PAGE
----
In summary, this study is the first to demonstrate that a novel computerized targeted social cognitive training paradigm improved performance on an objective measure of empathic accuracy. While the social cognitive training engages many skills relevant to empathy, it does not directly train empathic accuracy, demonstrating an extension to social cognitive skills beyond those included in the training exercised. Furthermore, individuals who reported higher levels of intrinsic motivation and engagement during the training also showed the largest performance improvements. However, while individuals who received the training showed improved performance, they did not demonstrate changes in subjective assessment of their empathic reactions. This study provides preliminary support for the use of this social cognitive training program to improve skills required for social interactions.
Data Availability Statement
The datasets generated for this study are available on request to the corresponding author.
The studies involving human participants were reviewed and approved by Harvard University Institutional Review Board. The patients/participants provided their written informed consent to participate in this study.
CH, MN, EG, and DD-F conceived and carried out the study and data collection. CH and MN contributed to the development of the social cognitive training program. KH and CH planned and carried out the primary data analyses and contributed to the interpretation of the results. KH drafted the manuscript and all authors provided critical feedback that helped shape the research, analysis and manuscript.
This research was supported by the Commonwealth of Massachusetts, Department of Mental Health, a Brain and Behavior Research Foundation NARSAD Independent Investigator Award (PI: Hooker) and the National Institute of Mental Health (R01 MH105246).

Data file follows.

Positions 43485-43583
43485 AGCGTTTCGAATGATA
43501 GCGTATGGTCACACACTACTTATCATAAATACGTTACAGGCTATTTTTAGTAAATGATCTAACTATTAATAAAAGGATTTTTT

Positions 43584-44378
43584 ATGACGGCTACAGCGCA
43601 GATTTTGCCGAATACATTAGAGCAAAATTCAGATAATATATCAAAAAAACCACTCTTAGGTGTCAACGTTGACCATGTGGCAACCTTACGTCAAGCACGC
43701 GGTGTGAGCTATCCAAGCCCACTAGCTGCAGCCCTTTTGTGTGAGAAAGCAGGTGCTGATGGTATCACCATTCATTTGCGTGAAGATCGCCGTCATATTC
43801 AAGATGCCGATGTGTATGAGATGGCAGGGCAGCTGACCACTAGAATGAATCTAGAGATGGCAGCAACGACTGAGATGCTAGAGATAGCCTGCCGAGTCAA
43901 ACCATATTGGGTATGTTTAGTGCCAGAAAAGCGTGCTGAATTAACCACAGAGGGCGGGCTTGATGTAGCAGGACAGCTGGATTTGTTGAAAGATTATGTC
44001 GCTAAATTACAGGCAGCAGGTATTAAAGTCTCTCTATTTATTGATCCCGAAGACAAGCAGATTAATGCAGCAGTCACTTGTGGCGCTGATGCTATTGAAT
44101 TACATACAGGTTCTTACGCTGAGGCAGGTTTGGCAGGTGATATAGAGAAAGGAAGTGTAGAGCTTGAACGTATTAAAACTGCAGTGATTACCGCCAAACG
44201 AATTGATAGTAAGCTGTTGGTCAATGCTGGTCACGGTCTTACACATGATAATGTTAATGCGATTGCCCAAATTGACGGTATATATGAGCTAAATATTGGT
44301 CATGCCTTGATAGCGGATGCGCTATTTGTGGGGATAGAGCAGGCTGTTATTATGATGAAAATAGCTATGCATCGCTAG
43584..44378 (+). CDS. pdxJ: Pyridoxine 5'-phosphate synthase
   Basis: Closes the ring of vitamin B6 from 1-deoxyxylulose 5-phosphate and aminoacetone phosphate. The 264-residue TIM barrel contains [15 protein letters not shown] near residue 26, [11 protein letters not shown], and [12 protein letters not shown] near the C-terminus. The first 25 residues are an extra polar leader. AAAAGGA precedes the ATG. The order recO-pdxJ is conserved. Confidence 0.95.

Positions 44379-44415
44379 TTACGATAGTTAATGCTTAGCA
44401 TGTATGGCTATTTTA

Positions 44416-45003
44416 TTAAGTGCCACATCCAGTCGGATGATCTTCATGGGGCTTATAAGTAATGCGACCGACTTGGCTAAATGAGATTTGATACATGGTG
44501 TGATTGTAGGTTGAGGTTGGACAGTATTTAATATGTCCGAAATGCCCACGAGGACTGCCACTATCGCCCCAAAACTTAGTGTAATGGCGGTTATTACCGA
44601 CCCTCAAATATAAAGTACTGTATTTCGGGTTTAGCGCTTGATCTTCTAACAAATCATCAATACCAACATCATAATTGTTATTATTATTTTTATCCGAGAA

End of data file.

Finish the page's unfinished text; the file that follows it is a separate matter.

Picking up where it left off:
Conflict of Interest
The authors declare that the research was conducted in the absence of any commercial or financial relationships that could be construed as a potential conflict of interest.
The Supplementary Material for this article can be found online at: https://www.frontiersin.org/articles/10.3389/fpsyt.2019.00894/full#supplementary-material
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Keywords: empathy, cognitive training, empathic accuracy, social cognition, social cognitive training
Citation: Haut KM, Dodell-Feder D, Guty E, Nahum M and Hooker CI (2019) Change in Objective Measure of Empathic Accuracy Following Social Cognitive Training. Front. Psychiatry 10:894. doi: 10.3389/fpsyt.2019.00894
Received: 12 August 2019; Accepted: 13 November 2019;
Published: 10 December 2019.
Edited by:Ulrike M. Krämer, Universität zu Lübeck, Germany
Reviewed by:Lisa Wagels, Julich Research Centre, Germany
Hedwig Eisenbarth, Victoria University of Wellington, New Zealand
Copyright © 2019 Haut, Dodell-Feder, Guty, Nahum and Hooker. This is an open-access article distributed under the terms of the Creative Commons Attribution License (CC BY). The use, distribution or reproduction in other forums is permitted, provided the original author(s) and the copyright owner(s) are credited and that the original publication in this journal is cited, in accordance with accepted academic practice. No use, distribution or reproduction is permitted which does not comply with these terms.
*Correspondence: Kristen M. Haut, firstname.lastname@example.org